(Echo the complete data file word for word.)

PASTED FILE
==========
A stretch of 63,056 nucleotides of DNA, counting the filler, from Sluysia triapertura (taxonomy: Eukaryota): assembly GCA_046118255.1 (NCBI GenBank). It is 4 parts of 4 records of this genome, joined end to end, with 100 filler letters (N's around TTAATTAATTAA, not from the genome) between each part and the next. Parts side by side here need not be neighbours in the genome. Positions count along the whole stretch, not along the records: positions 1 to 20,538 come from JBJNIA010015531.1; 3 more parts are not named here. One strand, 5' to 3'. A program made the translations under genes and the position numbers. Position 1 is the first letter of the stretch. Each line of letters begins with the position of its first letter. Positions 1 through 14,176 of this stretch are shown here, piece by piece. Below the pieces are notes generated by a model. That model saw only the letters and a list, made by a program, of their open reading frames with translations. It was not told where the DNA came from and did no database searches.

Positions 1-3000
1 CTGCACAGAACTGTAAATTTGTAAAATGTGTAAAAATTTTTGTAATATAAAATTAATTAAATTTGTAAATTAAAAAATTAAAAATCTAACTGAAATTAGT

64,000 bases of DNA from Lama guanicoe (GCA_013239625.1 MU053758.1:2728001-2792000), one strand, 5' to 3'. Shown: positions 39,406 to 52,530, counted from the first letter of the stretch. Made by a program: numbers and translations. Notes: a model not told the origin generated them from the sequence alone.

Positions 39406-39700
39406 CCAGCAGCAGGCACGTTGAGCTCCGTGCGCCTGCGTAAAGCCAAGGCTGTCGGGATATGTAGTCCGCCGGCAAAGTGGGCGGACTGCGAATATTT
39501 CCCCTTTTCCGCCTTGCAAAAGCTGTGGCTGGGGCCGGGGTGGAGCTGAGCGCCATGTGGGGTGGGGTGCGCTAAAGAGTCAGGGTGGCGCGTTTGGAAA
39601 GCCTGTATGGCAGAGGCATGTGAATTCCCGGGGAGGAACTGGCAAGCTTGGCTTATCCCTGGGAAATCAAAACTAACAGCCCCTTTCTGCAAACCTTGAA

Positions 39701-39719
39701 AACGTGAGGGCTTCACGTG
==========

A stretch of 63,056 nucleotides of DNA, counting the filler, from Sluysia triapertura (taxonomy: Eukaryota): assembly GCA_046118255.1 (NCBI GenBank). It is 4 parts of 4 records of this genome, joined end to end, with 100 filler letters (N's around TTAATTAATTAA, not from the genome) between each part and the next. Parts side by side here need not be neighbours in the genome. Positions count along the whole stretch, not along the records: positions 1 to 20,538 come from JBJNIA010015531.1; 3 more parts are not named here. One strand, 5' to 3'. A program made the translations under genes and the position numbers. Position 1 is the first letter of the stretch. Each line of letters begins with the position of its first letter. Positions 1 through 14,176 of this stretch are shown here, piece by piece. Below the pieces are notes generated by a model. That model saw only the letters and a list, made by a program, of their open reading frames with translations. It was not told where the DNA came from and did no database searches.

Positions 1-3000
1 CTGCACAGAACTGTAAATTTGTAAAATGTGTAAAAATTTTTGTAATATAAAATTAATTAAATTTGTAAATTAAAAAATTAAAAATCTAACTGAAATTAGT

64,000 bases of DNA from Lama guanicoe (GCA_013239625.1 MU053758.1:2728001-2792000), one strand, 5' to 3'. Shown: positions 39,406 to 52,530, counted from the first letter of the stretch. Made by a program: numbers and translations. Notes: a model not told the origin generated them from the sequence alone.

Positions 39406-39700
39406 CCAGCAGCAGGCACGTTGAGCTCCGTGCGCCTGCGTAAAGCCAAGGCTGTCGGGATATGTAGTCCGCCGGCAAAGTGGGCGGACTGCGAATATTT
39501 CCCCTTTTCCGCCTTGCAAAAGCTGTGGCTGGGGCCGGGGTGGAGCTGAGCGCCATGTGGGGTGGGGTGCGCTAAAGAGTCAGGGTGGCGCGTTTGGAAA
39601 GCCTGTATGGCAGAGGCATGTGAATTCCCGGGGAGGAACTGGCAAGCTTGGCTTATCCCTGGGAAATCAAAACTAACAGCCCCTTTCTGCAAACCTTGAA

Positions 39701-39719
39701 AACGTGAGGGCTTCACGTG